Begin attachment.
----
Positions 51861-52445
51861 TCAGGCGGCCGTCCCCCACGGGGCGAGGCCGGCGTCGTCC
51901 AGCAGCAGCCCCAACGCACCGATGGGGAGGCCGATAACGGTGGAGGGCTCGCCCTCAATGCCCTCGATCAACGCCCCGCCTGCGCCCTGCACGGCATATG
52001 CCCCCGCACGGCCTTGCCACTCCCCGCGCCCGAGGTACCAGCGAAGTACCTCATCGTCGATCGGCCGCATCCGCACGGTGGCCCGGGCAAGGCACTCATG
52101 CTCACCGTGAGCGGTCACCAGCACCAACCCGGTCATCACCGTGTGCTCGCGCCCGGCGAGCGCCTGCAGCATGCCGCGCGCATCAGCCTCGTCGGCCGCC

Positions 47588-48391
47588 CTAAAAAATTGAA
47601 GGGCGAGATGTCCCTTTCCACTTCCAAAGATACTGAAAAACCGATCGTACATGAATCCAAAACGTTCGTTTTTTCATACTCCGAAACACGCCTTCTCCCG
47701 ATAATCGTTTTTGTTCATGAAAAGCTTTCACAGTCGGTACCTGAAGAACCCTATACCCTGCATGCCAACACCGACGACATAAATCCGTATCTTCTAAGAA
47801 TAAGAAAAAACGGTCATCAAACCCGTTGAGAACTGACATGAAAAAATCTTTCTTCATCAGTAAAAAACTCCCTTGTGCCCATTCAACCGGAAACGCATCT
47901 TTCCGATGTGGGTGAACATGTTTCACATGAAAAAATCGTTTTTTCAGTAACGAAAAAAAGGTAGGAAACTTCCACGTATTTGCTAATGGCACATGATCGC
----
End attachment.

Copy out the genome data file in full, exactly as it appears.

Positions 51861-52445
51861 TCAGGCGGCCGTCCCCCACGGGGCGAGGCCGGCGTCGTCC
51901 AGCAGCAGCCCCAACGCACCGATGGGGAGGCCGATAACGGTGGAGGGCTCGCCCTCAATGCCCTCGATCAACGCCCCGCCTGCGCCCTGCACGGCATATG
52001 CCCCCGCACGGCCTTGCCACTCCCCGCGCCCGAGGTACCAGCGAAGTACCTCATCGTCGATCGGCCGCATCCGCACGGTGGCCCGGGCAAGGCACTCATG
52101 CTCACCGTGAGCGGTCACCAGCACCAACCCGGTCATCACCGTGTGCTCGCGCCCGGCGAGCGCCTGCAGCATGCCGCGCGCATCAGCCTCGTCGGCCGCC

Positions 47588-48391
47588 CTAAAAAATTGAA
47601 GGGCGAGATGTCCCTTTCCACTTCCAAAGATACTGAAAAACCGATCGTACATGAATCCAAAACGTTCGTTTTTTCATACTCCGAAACACGCCTTCTCCCG
47701 ATAATCGTTTTTGTTCATGAAAAGCTTTCACAGTCGGTACCTGAAGAACCCTATACCCTGCATGCCAACACCGACGACATAAATCCGTATCTTCTAAGAA
47801 TAAGAAAAAACGGTCATCAAACCCGTTGAGAACTGACATGAAAAAATCTTTCTTCATCAGTAAAAAACTCCCTTGTGCCCATTCAACCGGAAACGCATCT
47901 TTCCGATGTGGGTGAACATGTTTCACATGAAAAAATCGTTTTTTCAGTAACGAAAAAAAGGTAGGAAACTTCCACGTATTTGCTAATGGCACATGATCGC